7. I had a total hysterectomy nov 2017 I had a lot of bleeding for about a year my dr said that was normal but when I went to see my gynecologist he took a biopsy and call me ASAP he told me I had endometrial cancer n that I needed to see a surgeon within a week I was in his office and less then a week I was having a total hysterectomy I’m tired all the time I was very active before the surgery now I have insomnia don’t go to sleep till about 5 or 6 in the morning then I sleep all day I’m in pain every single day I have gained so much weight I feel like an 80 yr old person or even older I was 54 when I had the surgery I was a truck driver of 23 yrs now I can’t even get in and out of the truck cause I’m in pain all over

    • Sylvia – I am sorry you are suffering these common effects. I was also rushed into surgery for possible cancer. My organs were removed even though the frozen section was benign. You can imagine my anger and feelings of betrayal as a result. I was a complete mess until I got enough estrogen in my body. I still hate how it’s changed my body and aged me but at least I can function and am no longer suicidal (for the most part). I wish you the best.

  8. Please,please eat!!! I was in the same situation following a different cancer surgery which affected my digestion. I was eating less than you and gaining weight. Thank God I found a doctor who told me when our bodies are starving,they will gain weight. As soon as I increased my calories to a normal amount…over 2500…the weight gain stopped. I am still over weight and have a long way to heal my metabolism but restricting food…especially after surgery when our bodies need extra calories to heal,is a huge mistake. I had a total hysterectomy three months ago due to cancer and am healing slowly.

  9. Had laparoscopic Hysterectomy and salpingoophrectomy age 58 for Endometrial Cancer. Cancer has gone but the fatigue and hot flushes are awful. Can’t go back to work as a carer. Exhausted all the time. Having to shower during night to feel human. Just stopped menstruation at 57. Putting on weight. No motivation. Totally exhausted

  10. I’m 43, just had my hysterectomy plus crevix removes in November last year. It’s only been several months. I had adenomiosis and cancer cells on my cervix. They warned me that things would be different but that I should be back to normal within 6-8 weeks. I’m not. I’m tired all the time. I sleep most 3-4 days a week and can barely spend time with my daughter. I have maybe 1-2 ok days. Then a I’m back down. At first I had no clue what was causing it. Til I read this. Thank you all. Now I know. Does anyone know how to deal with this if there is help for it?

  11. I had a really large fibroid on my uterus. The doctor said I needed it out and I should get a hysterectomy at the same time because the fibroids would just come back. Well, I immediately felt different afterwards and I don’t feel comfortable jogging or jumping anymore. Going pee is a production because I have to tilt back and forth and side to side to vacate all the urine. Things just feel
    smashed down there. Wish I would have known or given options about the side eggy.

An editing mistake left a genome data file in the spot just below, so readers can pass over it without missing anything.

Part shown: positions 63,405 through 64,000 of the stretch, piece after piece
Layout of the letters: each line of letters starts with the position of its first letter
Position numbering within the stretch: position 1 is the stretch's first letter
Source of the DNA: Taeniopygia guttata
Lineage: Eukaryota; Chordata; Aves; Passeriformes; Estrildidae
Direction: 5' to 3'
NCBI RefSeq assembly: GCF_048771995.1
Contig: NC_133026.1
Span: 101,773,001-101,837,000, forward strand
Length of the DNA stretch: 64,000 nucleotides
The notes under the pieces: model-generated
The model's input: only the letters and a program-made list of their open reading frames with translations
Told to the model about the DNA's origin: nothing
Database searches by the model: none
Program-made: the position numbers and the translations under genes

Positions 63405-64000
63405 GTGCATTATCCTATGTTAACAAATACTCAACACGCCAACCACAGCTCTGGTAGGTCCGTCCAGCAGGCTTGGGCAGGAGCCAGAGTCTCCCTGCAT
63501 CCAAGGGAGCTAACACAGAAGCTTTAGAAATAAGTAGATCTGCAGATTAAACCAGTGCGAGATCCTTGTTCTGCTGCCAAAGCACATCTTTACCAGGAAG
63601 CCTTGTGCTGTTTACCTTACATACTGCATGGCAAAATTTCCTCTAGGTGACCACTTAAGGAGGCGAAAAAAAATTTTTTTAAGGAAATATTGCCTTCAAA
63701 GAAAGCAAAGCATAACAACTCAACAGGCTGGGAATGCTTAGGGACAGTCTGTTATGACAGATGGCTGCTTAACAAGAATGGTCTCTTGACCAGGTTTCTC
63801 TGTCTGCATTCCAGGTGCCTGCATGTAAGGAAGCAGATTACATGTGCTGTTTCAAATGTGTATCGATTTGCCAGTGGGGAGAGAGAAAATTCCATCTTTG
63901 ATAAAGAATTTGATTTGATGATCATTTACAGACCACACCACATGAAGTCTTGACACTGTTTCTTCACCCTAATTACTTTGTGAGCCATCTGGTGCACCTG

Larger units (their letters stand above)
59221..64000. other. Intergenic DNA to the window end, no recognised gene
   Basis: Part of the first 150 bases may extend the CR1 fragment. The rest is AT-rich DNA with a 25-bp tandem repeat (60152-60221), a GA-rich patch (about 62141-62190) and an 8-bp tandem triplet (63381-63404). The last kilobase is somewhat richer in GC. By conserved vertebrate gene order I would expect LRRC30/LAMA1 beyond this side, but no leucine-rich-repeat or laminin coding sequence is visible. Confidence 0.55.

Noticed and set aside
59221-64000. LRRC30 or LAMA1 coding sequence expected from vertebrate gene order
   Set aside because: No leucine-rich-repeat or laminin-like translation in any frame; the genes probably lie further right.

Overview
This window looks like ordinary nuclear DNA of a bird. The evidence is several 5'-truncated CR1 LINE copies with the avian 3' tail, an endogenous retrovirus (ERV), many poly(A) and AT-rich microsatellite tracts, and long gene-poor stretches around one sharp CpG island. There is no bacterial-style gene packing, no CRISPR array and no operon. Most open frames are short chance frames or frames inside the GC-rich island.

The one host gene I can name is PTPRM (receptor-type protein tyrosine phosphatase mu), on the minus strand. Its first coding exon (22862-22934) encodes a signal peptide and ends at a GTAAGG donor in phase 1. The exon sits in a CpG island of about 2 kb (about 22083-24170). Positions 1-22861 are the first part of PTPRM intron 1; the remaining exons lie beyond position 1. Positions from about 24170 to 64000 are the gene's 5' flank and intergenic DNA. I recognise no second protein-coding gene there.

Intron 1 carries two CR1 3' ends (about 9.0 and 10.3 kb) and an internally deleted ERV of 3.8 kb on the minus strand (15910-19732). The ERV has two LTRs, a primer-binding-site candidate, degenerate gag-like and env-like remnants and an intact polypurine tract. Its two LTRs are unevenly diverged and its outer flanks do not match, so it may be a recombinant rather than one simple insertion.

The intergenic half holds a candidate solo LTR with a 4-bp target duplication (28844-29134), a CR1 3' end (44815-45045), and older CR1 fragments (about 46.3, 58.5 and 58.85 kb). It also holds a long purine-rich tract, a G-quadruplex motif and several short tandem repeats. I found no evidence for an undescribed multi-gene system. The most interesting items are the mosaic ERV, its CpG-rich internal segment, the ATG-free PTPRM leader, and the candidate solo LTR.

12. I 34 and a yer post hystorectomy. I was not given a choice to have this done I had a baby by ceserian and the doctor cut my uterus and the uterine artery and possibly my bladder and colon. Anyways long story short I told the doc i felt something during surgery he ignored me and I bpeed out for a long time before the nurse notified the doc i had blood in my foiley bag he ignored it said ita no big deal and left me to bleed more. Finally after coding the dr took me back for exploratory surgery and ended up doing a total hystorectomy which I didnt know about till after the surgery. Well it turns out during the hystorectomy he cut something else my femeral artey and they had to go and do an angipgram and use coils to fix the bleeding. They never really explained to me what happened and kept pumping me full of drugs I told them I didnt want. I spent a week in thr hospital andvwas sent home drugged up not really grasping what had happened. I then begain to suffer sereve right side lower pelvic pain. When I was cleared to have sex it was a nightmare and still is it hurts so bad I cry and now my marriage is falling apart. I Cant walk or stand or push ir vaccum or that place swells up and it hurts so bad. It has really affected my bowels and bladder something I never had problems with before. I am purely miserable I suffer from severe ptsd and depression i dont ever sleep and I used to be super fit and active I cant anymore because it hurts I used to look so young and beautful but have aged 10 years in one year. I have the mommy tummy problem where all my organs shifted downward because my uterus isnt there anymore. When i lay flat on my back there is a huge lump on my roght side where i feel the constant pain they did a ct scan and found nothing they just blame scar tissue my mind doesnt function I cant form thoughts or words like I used to and sometimes find my self slurrung words i am always always naucious and cant eat certain foods i was skinny before but have lost 40 more pounds since this happend. I am in constant pain ao tired all the time excessive fatigue andeasily overwhelmed and have to take naps my iron is in the tubes because i cany eat without feeking sick or so bloated. I am chasing acter 5 kids tow special needs a toddler a d and one year old and taking careo f my disabled veteran husband. I was doing all this before the surgery but it seems I get easily overwhelmed and cant handle it. People are always commenting on how tired I look and how I used to be so pretty. I am sick of living this way this dr. Ruined my life and there are many times I wished I would of jist bleed out so that I didnt have to deal with all this constant pain and suffering. I was fired from 3 jobs because i couldnt stand the pain amd had to leave. This really sucks all I want to do is be normal again to sleeo throught the night to vaccum the floor with out wanting to pass out to not have to take anti naseua pills everyday to fee like the old me to not grieve something i no longer have.